There was SARS starting in 2002, H1N1 in 2009 and Ebola in 2014. Though these outbreaks all landed on U.S. shores to one degree or another, the economic impact of those events and COVID-19 aren’t correlative. The preventative shutdowns now in place mean that the financial repercussions this time around are already much worse.
“Once we got a handle the on H1N1, the economy did rebound pretty quickly,” said Gary Bechtel, president of Money360. “But in that case the economy was still functioning. People were still going to work, they were still shopping, they were still going out to restaurants and hotels.”
Early estimates suggest that, if stay-at-home mandates are able suppress the spread of COVID-19 as health experts hope, the economy could start to show signs of recovery within six to nine months of the initial outbreak. Assuming that timeline holds, the recovery could be swift once it starts to take shape.
“I think six to nine months is a reasonable best-case scenario,” said Bechtel. “And I do think it’s going to rebound relatively quickly once we’re allowed to go back to work and back to restaurants and to travel.”
What does the financing situation look like in the meantime? It’s hard to say. We were operating in a relatively low interest rate environment, and the Fed has only pushed rates down further in response to the pandemic—a scenario that normally would create a compelling position for borrowers.
However, there’s probably a limited pool of people who are in a position to seek out debt. Even for those looking for it, traditional sources are likely to be extremely conservative about dispensing an acquisition loan, and even more so for construction financing.
“The challenge is that the market has become somewhat illiquid. A lot of the traditional lenders—be that banks, life insurance companies, the agencies, etc.—have all pulled back,” Bechtel said. “That’s what you typically see in situations like this. When there’s instability, people contract and either pull out of the market entirely or become more conservative in their underwriting approach.”
Construction financing is going to be very hard to come by for the foreseeable future. Retail and hospitality projects are off the board, but even industrial and multifamily projects would need airtight fundaments. A borrower would have to make a very compelling argument and both sides will need to have a reasonable perception of what a recovery timeframe looks like.
While the indices are all low, the lenders that typically would provide loans based on those indices have pulled back to a certain degree. Historically, the non-bank lenders have filled that void. Some of them actually are planning construction loans right now, according to Bechtel—granted, at a higher rate than a bank would.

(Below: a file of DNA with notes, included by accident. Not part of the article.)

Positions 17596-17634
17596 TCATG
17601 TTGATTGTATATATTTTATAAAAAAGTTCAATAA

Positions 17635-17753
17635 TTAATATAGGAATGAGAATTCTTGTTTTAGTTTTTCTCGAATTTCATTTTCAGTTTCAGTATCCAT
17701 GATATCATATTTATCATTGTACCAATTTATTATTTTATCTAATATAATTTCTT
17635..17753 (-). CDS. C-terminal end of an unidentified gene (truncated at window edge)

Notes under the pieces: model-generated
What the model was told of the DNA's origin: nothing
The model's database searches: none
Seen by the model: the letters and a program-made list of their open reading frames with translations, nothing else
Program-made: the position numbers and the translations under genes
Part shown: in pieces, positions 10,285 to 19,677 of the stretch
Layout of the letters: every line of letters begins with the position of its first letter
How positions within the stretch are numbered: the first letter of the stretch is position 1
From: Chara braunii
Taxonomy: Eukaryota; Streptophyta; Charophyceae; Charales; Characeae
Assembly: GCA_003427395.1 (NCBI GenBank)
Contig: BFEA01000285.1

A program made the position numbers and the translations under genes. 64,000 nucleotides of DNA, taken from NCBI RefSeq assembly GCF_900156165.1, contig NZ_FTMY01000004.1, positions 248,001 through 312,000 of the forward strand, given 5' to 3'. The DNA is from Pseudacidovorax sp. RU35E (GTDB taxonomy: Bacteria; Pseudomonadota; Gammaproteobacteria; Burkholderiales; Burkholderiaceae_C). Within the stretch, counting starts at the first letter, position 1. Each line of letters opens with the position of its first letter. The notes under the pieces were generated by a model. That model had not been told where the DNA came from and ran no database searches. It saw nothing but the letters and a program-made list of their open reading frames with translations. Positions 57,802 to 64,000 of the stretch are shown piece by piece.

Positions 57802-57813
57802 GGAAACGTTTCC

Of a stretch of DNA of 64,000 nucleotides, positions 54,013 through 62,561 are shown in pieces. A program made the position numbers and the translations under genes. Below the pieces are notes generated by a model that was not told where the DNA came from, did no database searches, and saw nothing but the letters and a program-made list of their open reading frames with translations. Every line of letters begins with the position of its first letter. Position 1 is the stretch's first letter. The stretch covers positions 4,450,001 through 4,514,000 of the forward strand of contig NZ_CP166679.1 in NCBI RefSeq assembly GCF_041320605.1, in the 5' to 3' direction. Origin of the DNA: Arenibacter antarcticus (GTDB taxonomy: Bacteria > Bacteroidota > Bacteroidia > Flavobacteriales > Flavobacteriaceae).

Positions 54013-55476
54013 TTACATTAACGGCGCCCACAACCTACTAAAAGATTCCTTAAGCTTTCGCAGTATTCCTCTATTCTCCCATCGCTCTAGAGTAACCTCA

“As the capital markets melted down over the last few weeks, a lot of the leveraged players, the big mortgage REITs, for example, received fairly substantial margin calls on their leveraged debt,” said Bechtel. “Most made those calls; some chose not to. So now a lot of them are in a sell mode to raise cash for ongoing operations, for future funding obligations or for potential future margin calls. We’ll have to see where that plays out.”
Once things start to level out and capital becomes easier to come by, some project types will be more prevalent than others. There’s a long road ahead before any new retail or hospitality developments break ground, for example. Even if a group believes that a certain market is ready for a new hotel, there will unfortunately be plenty of unoccupied ones to choose from.
Multifamily has historically been relatively recession resistant, so market rate projects are likely to continue with few hiccups. And the time might be right for more affordable and workforce housing. There has long been an incredible need for units in that segment, but the low (or no) ROI precludes most developers from treading there.
That might soften a bit, especially on the labor side, because so many people will be looking for ways to get back into the workforce. And for a developer sitting idle, the slim margins of an affordable housing project are better than no margins. Recently, some projects have attempted to reposition vacant hotels as affordable or workforce apartments. With the pandemic projecting these two asset classes in opposite directions, that trend might become more prevalent.
“Industrial is probably the strongest sector after multifamily,” said Bechtel. “A lot of people have been buying online and having things delivered. You need warehouses and points of delivery to facilitate that direct to consumer strategy.”
On the investment side, it will interesting to see if there will be opportunities to buy properties at a discount to where they would have traded a few months ago. Investors looking for value will likely target assets that had already been in distress, as well as virtually any available hospitality or retail property.
“If you’ve got dry powder you’re looking to acquire, it’s a great time to be doing so. The wildcard is whether the time to buy is now or wait three to six months,” Bechtel said. “If you’re a property owner looking to acquire, I think it’s really hard to say where the bottom is. You’re going to see some great opportunities today, but you might see some even better opportunities a month from now.” The economy is taking the hit right now to protect the health of the populace. The federal government’s $2.2 trillion backstop will help, but there will still be damage; businesses will fail, and people will be out of work. Hopefully sheltering in place works and works quickly, so we can all get to work too.